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Americans Have Shorter Life Expectancy at Birth Due to Unequal Access


I would like to draw your attention to a report issued by the Institute of Medicine (a part of the National Academies, which include the Academy of Medicine, of Engineering, and the National Research Council, all of which are considered non-governmental organizations although they were chartered by the US government.)  This report, issued in 2013, details the lower life expectancy at birth of Americans as compared to the European democracies, England, Australia, Canada, and Japan.

The US has long been behind these other advanced countries but the situation has gotten worse in the last 40 years.  For men, Switzerland leads at 79.33 years, and the US is last (seventeenth) at 75.64.  For women, Japan leads at 85.98 and the US is sixteenth at 80.78.  The most striking deficiencies, in terms of years of life lost before age 50, are unintentional injuries, perinatal conditions (especially for women), intentional injuries (especially for men), drug-related causes, cardiovascular causes (especially in women), and noncommunicable diseases other than heart disease.  The number of years of life lost before age fifty in the US is nearly twice that compared to the best of other countries.  Paradoxically, once an individual has reached age 75, he or she is more likely to survive than in other countries.

The advantage for elderly individuals is quite probably due to the fact that all Americans over 65 are covered by Medicare.  Conversely, there is a marked deficiency of health insurance coverage among younger Americans as compared to other countries– almost all of them have universal government-supplied health insurance.  Other causes of premature death relate to the high rate of children in poverty (one-fifth of Americans), higher rates of HIV and AIDS, higher rates of homicide and injuries, and automobile accidents.  However, Americans have lower rates of smoking and drink less than residents of other countries.

It is clear from these statistics that Americans are suffering explicitly through lack of health care insurance and access to health care.  There are also indications that Americans are exposed to more gunshot injuries as well as unintentional injuries.  Americans also have higher rates of drug abuse and consume more calories than people in other countries.   Some of these differences may be related to greater income inequality in the United States, due to lack of health insurance for the poor.

Another cause of shorter life expectancy is the fact that the US has the highest rate of teenaged pregnancy, and more than seven in every thousand Americans is imprisoned (a rate that has tripled in the last thirty years and is more than five times the average rate in other countries.)  The New York Times, in an opinion piece, blamed income inequality for the excess infant mortality rate, because white, college-educated, married women have rates of mortality equal to those in Europe, while disadvantaged women suffer dramatically greater mortality.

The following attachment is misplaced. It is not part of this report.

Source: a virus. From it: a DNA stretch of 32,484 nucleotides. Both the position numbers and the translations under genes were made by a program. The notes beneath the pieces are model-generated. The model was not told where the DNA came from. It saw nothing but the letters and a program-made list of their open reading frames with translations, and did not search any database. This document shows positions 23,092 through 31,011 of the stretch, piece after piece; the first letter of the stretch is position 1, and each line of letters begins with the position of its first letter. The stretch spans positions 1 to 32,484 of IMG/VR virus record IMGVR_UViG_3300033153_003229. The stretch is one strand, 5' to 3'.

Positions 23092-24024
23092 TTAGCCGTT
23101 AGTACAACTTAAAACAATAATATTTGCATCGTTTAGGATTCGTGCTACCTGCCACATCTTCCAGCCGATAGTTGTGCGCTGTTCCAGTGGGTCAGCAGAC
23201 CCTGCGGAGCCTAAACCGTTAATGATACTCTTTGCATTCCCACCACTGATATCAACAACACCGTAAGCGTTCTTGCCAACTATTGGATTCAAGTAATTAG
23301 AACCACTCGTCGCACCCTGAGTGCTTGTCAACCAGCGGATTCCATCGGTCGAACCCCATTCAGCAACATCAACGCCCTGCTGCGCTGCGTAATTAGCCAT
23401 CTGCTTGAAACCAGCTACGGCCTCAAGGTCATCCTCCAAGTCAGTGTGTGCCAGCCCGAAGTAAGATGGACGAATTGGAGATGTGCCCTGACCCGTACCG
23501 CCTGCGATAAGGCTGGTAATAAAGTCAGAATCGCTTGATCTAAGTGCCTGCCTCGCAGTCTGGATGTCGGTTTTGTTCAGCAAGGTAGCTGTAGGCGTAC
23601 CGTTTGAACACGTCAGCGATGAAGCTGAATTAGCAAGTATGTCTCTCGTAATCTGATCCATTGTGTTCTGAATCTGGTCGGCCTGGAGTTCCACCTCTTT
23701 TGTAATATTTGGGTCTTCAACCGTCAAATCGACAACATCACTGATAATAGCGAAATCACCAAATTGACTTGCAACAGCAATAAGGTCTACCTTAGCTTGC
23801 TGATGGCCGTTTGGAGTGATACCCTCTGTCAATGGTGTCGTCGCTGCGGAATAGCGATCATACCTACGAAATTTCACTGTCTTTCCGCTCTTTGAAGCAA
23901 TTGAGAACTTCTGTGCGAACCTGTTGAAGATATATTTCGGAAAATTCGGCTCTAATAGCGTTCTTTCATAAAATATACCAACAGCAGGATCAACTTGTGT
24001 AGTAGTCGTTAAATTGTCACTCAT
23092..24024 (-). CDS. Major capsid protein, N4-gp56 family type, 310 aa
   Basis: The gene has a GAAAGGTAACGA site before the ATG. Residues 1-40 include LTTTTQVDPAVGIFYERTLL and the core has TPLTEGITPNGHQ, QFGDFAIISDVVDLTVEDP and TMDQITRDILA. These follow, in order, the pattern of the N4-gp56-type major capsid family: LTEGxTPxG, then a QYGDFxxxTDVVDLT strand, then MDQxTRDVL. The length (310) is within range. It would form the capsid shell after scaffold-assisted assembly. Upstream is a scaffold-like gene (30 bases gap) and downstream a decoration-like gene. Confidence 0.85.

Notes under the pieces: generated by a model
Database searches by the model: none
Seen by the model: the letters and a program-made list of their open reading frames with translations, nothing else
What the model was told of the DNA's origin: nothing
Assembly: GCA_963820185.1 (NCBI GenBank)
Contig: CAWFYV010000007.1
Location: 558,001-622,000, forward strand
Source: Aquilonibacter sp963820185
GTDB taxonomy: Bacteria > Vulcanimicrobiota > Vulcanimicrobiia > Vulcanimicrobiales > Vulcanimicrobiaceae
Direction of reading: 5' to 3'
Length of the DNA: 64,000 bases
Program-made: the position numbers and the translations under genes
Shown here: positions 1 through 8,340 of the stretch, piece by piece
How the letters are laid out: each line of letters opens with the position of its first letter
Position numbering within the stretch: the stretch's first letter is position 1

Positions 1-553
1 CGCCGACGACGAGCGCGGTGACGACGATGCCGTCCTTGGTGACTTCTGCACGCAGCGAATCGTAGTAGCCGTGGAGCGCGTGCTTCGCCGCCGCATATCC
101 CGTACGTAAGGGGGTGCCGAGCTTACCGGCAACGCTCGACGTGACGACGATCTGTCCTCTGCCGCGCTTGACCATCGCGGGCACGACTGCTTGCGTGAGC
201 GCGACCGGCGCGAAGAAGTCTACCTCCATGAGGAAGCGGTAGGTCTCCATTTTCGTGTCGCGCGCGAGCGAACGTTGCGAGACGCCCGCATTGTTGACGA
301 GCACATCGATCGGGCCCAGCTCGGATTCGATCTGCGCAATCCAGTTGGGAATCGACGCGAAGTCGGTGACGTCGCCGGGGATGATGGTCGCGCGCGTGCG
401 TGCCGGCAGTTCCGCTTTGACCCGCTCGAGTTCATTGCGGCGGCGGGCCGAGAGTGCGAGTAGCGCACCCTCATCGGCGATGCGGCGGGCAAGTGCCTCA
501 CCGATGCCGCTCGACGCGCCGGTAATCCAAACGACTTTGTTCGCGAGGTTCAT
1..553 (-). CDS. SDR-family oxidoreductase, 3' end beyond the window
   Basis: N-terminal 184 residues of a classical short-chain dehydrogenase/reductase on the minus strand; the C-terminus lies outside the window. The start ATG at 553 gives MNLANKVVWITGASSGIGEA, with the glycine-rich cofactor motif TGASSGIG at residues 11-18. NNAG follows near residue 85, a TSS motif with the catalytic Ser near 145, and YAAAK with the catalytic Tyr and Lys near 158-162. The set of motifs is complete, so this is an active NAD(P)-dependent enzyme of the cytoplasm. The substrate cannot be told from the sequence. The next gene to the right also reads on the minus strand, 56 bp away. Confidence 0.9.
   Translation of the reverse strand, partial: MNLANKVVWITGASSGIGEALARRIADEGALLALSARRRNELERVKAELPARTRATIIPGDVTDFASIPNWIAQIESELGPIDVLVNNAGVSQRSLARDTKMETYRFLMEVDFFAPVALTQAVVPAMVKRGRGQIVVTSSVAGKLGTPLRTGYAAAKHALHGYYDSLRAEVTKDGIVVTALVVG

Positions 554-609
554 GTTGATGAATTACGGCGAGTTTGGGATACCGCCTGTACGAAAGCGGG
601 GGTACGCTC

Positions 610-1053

Whatever the cause, health care spending has not remedied it, because we spend almost twice as much as other developed countries do.  The NYT doesn’t blame the medical system for high mortality, because our medical care is considered the highest quality in the world when it is available.

Nonetheless, we can blame unequal access to medical care for much of the disparity in life expectancy.  This is as good an argument as any for a national health care system supported by taxes that covers all Americans and provides access to everyone, regardless of ability to pay, with no co-pays.

2 Comments leave one →
  1. Eric permalink
    2015-05-04 15:46

    Although I agree with the thrust of your blog, it is not precisely true that “all Americans over 65 are covered by Medicare.” The distinctions are not moot.

    What is true is that they automatically get Medicare Part B, which covers many but not all emergency hospital costs. Medicare Part A covers doctors’ visits, which Americans are NOT covered for unless they pay the monthly premium, which averages around $110/month. Part A, even if you have it, does not cover prescription drugs.

    While it’s a moot point for rich Americans, it’s not moot for those who cannot afford the $110/month. I believe the national average for a 65-year-old collecting Social Security is a bit more than $1200/month. Millions of Americans cannot afford the 10% chunk taken out of that for Medicare Part A (it’s a yearly choice you make when you sign up for your benefits). If you defer Part A because you need that $110/month, your cost for Medicare Part A goes up the following year.


    • Eric permalink
      2015-05-05 16:07

      These distinctions only further support your general thesis, but I felt they were important to delineate, since Americans over 65 still have to pay through the nose for medical care.


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